Learning Go Programming Language


package greetings

import "fmt"

// Hello returns a greeting for the named person.
func Hello(name string) string {
    // Return a greeting that embeds the name in a message.
    message := fmt.Sprintf("Hi, %v. Welcome!", name)
    return message
  • In Go, a function whose name starts with a capital letter can be called by a function not in the same package. This is known in Go as an exported name.
function-syntax.png (589×164)
  • In Go, the := operator is a shortcut for declaring and initializing a variable in one line (Go uses the value on the right to determine the variable’s type). Taking the long way, you might have written this as:
var message string
message = fmt.Sprintf("Hi, %v. Welcome!", name)
  • In Go, code executed as an application must go in a main package.
package greetings

import (

func Hello(name string) (string, error) {
    if name == "" {
        return "", errors.New("empty name")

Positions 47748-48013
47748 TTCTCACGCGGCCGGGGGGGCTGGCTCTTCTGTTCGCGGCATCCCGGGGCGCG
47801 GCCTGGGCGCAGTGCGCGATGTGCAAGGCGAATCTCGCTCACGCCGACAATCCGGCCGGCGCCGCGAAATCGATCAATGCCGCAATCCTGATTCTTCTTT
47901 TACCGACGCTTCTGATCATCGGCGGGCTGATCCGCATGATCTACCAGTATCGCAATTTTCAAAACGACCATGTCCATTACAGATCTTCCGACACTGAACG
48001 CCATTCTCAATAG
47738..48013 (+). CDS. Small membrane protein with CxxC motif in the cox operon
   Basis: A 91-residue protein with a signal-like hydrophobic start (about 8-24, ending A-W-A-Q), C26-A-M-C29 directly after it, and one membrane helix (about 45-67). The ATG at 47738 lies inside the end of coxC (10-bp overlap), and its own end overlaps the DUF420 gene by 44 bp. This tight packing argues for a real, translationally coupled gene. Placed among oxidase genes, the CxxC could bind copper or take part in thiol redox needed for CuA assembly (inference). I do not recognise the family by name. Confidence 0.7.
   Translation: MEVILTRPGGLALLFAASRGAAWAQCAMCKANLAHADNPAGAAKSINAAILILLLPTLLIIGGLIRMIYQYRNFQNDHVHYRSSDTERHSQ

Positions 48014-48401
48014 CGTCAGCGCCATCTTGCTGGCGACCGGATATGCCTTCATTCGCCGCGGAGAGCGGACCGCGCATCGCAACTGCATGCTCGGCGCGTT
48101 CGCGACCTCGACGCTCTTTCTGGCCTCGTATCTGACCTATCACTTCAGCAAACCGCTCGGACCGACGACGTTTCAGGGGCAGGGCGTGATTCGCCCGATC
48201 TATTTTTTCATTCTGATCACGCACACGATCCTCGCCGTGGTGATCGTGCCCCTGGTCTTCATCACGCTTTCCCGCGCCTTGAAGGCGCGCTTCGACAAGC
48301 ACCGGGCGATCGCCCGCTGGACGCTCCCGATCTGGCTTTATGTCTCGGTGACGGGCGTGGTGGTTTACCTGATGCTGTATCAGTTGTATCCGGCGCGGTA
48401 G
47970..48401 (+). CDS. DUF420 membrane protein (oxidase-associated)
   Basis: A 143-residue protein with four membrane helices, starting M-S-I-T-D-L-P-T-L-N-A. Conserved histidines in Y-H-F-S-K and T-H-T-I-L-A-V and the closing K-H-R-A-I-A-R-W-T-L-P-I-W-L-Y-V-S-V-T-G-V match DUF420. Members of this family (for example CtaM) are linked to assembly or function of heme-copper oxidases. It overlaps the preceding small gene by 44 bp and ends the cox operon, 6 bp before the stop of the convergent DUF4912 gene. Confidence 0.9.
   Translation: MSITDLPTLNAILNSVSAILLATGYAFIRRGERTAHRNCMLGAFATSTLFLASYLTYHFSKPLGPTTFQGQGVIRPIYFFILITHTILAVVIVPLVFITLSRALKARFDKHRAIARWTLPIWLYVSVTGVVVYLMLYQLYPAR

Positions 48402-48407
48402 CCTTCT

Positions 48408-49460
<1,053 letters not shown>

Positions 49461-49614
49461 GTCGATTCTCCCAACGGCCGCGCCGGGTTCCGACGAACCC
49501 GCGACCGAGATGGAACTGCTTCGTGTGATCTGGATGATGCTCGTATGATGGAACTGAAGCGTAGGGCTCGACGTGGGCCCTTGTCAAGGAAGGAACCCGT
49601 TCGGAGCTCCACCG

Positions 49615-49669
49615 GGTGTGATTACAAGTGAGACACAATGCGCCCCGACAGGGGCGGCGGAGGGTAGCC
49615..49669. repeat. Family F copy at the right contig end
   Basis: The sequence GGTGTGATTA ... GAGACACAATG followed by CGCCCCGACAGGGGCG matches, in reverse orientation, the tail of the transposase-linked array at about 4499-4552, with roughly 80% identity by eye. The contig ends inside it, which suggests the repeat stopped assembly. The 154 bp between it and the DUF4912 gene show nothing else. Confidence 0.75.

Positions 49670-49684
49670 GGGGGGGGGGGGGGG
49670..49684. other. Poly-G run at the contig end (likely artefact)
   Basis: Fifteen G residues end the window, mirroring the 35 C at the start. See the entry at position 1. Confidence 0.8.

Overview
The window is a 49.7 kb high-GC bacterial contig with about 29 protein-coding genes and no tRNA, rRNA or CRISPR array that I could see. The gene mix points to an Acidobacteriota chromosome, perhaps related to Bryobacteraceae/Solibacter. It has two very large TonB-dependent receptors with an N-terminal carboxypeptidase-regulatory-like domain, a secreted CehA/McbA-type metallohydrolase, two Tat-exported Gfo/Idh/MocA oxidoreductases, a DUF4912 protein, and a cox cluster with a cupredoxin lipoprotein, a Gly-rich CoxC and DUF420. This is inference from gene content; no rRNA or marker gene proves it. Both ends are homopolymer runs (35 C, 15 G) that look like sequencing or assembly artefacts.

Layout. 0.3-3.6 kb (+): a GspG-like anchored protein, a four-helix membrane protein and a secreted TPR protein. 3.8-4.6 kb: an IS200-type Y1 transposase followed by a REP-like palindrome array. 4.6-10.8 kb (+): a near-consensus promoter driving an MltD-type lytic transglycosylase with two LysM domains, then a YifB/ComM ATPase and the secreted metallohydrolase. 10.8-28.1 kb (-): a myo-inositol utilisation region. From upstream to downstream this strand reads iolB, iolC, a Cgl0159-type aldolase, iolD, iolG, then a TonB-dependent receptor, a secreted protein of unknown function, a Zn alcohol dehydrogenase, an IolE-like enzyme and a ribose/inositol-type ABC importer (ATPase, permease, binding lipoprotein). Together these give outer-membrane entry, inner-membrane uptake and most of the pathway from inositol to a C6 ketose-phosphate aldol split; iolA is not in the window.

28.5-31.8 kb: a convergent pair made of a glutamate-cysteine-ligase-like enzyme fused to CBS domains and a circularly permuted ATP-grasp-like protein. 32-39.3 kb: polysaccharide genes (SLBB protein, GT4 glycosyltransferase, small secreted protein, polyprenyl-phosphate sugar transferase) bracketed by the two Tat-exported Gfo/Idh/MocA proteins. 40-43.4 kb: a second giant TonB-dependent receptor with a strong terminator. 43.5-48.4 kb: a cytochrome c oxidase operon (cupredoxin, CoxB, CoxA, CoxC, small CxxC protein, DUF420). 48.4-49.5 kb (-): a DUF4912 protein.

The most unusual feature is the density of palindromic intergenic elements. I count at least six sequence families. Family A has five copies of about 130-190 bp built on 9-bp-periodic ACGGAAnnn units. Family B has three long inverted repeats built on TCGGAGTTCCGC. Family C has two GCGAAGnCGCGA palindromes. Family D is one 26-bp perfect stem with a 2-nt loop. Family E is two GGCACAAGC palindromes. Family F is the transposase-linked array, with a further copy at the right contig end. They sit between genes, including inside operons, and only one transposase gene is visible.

message := fmt.Sprintf("Hi, %v. Welcome!", name)
    return message, nil
  • Returns two values: a string and an error. Your caller will check the second value to see if an error occurred. (Any Go function can return multiple values.)
  • Import the Go standard library errors package so you can use its errors.New function.
    • The errors.New function returns an error with your message inside.
  • Add nil (meaning no error) as a second value in the successful return. That way, the caller can see that the function succeeded.
package main

import (

func main() {
    log.SetPrefix("greetings: ")

    message, err := greetings.Hello("")

    if err != nil {

  • Configure the log package to print the command name (“greetings: “) at the start of its log messages, without a time stamp or source file information.
$ go run hello.go
greetings: empty name
exit status 1
  • That’s essentially how error handling in Go works: Return an error as a value so the caller can check for it.

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